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B&N's Nook goes down to $149, Amazon cuts Kindle price too

Nookkindledrop

Today, Barnes & Noble announced that it was dropping the price of its 3G Nook to $199, and introducing a new budget-friendly WiFi-only Nook for $149. On Sunday, the Nook was retailing for $259, which makes the new prices look like quite a bargain.

But not for long.

Soon, Amazon.com had an announcement of its own: The price of its least-expensive Kindle was being dropped by $70, to $189 from $259. Does that make Kindle the bargain of the day?

Maybe. Today Borders launched its e-reader, the Kobo. The Kobo doesn't have the features of the Kindle or the Nook -- it's not wireless -- but it is cheap, just $149.99. "Borders' Kobo undercuts Kindle, Nook on price," the Christian Science Monitor proclaimed on May 7. Now, it's lost its price advantage.

But are Barnes & Noble and Amazon really chasing after Borders, which is, after all, playing catch-up in the e-reader race? Probably not. Instead, they may be motivated by Apple. Today, when millions of iPhones get their new software updates, they'll be able to access the iBookstore. And there's the little matter of the massively pre-sold iPhone 4, set to arrive in stores Thursday.

It is possible that the price-cutting in e-readers will reach Apple's iPad, but it's not likely. However, it does make the price spread between the iPad and e-readers somewhat more significant -- the lowest-end iPad is now $350 more than the Nook and the Kobo. Despite all its gorgeous multimedia features, the iPad now looks like the luxury item of e-readers.

-- Carolyn Kellogg
twitter.com/paperhaus

Photos: Nook, left, credit Barnes & Noble. Right, Kindle and iPad; credit, Jay L. Clendenin / Los Angeles Times.

Buy an Amazon Kindle for the new low price of $189


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Comments () | Archives (13)

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Although my writing is on the Internet rather than in book form, I don't really understand yet about e-books, and I surely don't understand why they should be so expensive!

An iPad is a completely different category of device. Why are grouping it with simple eReaders?

why do people read books? form your own opinions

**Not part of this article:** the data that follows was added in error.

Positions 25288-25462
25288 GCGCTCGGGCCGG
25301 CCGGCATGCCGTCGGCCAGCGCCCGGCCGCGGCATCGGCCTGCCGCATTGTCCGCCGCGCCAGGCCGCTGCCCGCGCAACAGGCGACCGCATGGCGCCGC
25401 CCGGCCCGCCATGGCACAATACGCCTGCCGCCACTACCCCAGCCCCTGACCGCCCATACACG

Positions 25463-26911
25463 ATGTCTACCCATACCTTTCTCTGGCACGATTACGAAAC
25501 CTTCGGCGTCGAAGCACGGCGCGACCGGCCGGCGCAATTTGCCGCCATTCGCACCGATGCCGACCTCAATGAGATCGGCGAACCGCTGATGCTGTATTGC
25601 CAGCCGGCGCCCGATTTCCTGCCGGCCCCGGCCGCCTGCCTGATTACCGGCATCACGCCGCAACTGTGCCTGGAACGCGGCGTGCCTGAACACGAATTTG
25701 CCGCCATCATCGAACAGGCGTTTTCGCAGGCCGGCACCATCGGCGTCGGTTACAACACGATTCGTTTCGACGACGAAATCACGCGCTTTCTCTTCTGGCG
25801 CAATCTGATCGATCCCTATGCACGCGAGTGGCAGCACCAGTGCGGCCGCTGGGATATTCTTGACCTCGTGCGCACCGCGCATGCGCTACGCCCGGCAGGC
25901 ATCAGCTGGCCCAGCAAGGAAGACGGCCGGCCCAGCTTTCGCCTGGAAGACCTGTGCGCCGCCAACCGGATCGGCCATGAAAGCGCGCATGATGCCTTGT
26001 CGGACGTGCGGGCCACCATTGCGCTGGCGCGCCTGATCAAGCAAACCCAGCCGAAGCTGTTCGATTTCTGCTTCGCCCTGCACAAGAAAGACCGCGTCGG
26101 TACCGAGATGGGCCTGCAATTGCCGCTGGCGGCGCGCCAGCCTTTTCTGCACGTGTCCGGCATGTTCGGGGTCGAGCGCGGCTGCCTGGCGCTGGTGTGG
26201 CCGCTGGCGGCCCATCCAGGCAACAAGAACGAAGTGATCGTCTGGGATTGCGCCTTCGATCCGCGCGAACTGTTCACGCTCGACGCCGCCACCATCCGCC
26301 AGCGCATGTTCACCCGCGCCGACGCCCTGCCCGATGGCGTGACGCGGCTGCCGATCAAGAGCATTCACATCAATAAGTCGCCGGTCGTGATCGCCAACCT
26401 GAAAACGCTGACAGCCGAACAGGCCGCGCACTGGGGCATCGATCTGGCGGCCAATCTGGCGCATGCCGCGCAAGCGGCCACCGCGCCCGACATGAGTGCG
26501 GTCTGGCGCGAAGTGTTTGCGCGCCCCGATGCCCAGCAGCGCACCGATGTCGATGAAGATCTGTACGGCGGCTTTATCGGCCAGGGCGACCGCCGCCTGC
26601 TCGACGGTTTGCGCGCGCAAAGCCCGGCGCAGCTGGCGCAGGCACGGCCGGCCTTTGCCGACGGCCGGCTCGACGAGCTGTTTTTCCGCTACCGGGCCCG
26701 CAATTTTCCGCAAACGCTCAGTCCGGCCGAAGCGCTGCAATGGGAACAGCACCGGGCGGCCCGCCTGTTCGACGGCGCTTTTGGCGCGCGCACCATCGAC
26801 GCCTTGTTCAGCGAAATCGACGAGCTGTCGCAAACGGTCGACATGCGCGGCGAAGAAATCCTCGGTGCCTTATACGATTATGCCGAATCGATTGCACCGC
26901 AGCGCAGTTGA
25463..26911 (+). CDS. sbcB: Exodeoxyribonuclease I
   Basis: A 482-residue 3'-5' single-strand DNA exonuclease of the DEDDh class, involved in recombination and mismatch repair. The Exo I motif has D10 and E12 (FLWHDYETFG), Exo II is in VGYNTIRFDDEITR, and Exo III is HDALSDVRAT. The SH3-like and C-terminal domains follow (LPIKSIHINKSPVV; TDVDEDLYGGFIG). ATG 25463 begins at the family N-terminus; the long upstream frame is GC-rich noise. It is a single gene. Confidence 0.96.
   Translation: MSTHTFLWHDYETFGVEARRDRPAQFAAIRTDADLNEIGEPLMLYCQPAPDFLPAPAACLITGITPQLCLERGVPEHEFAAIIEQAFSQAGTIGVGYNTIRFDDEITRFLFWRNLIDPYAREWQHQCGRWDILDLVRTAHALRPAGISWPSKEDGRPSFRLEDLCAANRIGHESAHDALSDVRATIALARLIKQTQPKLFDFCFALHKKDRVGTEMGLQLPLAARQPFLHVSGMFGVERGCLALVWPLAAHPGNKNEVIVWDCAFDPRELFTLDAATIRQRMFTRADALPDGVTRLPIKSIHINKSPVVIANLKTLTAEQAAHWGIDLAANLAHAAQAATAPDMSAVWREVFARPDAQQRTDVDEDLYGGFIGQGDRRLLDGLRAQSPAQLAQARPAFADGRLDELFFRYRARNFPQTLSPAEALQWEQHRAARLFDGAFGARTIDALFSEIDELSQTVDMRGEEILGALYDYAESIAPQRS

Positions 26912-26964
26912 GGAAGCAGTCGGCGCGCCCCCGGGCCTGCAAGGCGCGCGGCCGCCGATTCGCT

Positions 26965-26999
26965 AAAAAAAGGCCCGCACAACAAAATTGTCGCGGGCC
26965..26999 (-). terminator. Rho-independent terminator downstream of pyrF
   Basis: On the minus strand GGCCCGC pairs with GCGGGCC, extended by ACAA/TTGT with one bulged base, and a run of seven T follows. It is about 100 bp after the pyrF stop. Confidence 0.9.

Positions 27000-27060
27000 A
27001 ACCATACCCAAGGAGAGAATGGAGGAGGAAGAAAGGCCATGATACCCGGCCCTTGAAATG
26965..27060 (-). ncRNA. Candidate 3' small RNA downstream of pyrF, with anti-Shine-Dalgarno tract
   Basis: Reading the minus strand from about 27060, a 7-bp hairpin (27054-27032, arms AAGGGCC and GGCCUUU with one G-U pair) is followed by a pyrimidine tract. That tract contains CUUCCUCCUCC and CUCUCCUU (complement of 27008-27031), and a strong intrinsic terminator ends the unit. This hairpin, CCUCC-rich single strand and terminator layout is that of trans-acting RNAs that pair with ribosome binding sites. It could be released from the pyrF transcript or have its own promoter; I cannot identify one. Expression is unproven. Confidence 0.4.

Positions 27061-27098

I'll stick with my paper books.

I can stream HD movies on my ipad. I can work inside Entourage on my ipad. My toddler daughter can play learning games on my ipad. Etc, etc.
The ipad is a book reader too, but please don't lump it in to that category, that is just showing ignorance.

Shelly, there is nothing like getting on a plane with 50 books in your carryon bag. My Kindle has more than paid for itself, considering the vast library of free "classic" books that I have read for the first time: Moby Dick, Uncle Tom's Cabin, etc.
Regarding the iPad, I don't think that those comparisons are likely to stop anytime soon, which is unfortunate, because buying an iPad exclusively to read books is like buying a a set of exercise weights to hammer in a nail. You can do it, but there are much better things to use it for.

All e-book readers are obsolete now that a common smartphone can accomplish the same task - and more - for the same price. I don't need a bigger screen, and a bigger piece of additional hardware, to lug around. The screen on my phone is about the same width as a typical newspaper column, and just as easy to read.
The same applies to GPS units. The newer smartphones can do all that stuff.

I was just noting yesterday that the price differential between e-books and print books is finally getting to be enough to almost make it worth buying an e-reader giving how much I read, with the drop in price, this may be the move that gets me off the fence and into a nook. I've no problem using the wi-fi only. I've got wi-fi at home and I don't travel enough to need to download content all over the place, and with a savings of $5-$10 per book, the $150 version will pay for itself in about a year given my reading habits.

And if the iPad were an e-reader the above might mean something.

I have to say, I love my Kindle and have from the beginning. The iPads I've seen don't do much for me. I hate not having a keyboard, and the haptics on the onscreen ones are terrible.

The biggest downside to Nooks, iPads, and, I assume, the Kobo as well is that they can't be read in bright sunlight. At this time of year that can make a real difference to me.

common_sense123....people read books to gather information and facts and other peoples opinions and then make decide for themselves what they think after. You can't for an opinion about something if you don't have the facts.

The nook is able to be read in sunlight too because it is not backlit like the ipad.

It's only smart to try and get an edge on Apple, who has been taking over every market they touch. Especially with the iPhone butting into the book world.


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